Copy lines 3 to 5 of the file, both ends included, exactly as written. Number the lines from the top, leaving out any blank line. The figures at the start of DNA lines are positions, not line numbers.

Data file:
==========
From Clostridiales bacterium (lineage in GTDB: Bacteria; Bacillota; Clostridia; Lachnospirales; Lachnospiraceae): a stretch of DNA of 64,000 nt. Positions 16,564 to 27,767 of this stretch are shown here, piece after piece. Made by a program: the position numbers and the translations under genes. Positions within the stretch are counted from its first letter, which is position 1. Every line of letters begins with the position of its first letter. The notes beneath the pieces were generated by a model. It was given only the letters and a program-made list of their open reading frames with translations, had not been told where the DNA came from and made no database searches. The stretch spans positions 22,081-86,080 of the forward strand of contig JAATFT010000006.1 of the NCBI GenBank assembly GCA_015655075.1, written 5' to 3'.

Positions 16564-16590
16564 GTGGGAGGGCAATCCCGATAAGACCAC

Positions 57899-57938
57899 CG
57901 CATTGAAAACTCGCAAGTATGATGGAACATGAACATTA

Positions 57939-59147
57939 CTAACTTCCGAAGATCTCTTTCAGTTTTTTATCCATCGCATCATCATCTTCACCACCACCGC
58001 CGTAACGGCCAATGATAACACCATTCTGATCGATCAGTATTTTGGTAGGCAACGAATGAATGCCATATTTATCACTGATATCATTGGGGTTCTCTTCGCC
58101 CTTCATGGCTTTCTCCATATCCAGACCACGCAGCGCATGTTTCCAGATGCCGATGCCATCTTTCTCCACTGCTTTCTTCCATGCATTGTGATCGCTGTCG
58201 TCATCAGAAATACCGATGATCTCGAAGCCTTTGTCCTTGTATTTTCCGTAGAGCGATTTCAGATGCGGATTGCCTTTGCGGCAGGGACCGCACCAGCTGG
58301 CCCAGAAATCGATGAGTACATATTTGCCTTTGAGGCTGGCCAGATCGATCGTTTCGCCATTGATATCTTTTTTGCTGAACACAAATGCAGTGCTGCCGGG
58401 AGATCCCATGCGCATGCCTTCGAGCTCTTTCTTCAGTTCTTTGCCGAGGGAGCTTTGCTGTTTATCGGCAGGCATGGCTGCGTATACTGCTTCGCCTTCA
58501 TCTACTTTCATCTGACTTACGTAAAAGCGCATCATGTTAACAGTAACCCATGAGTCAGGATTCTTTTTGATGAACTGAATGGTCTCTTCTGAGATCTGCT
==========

16564 GTGGGAGGGCAATCCCGATAAGACCAC

Positions 57899-57938
57899 CG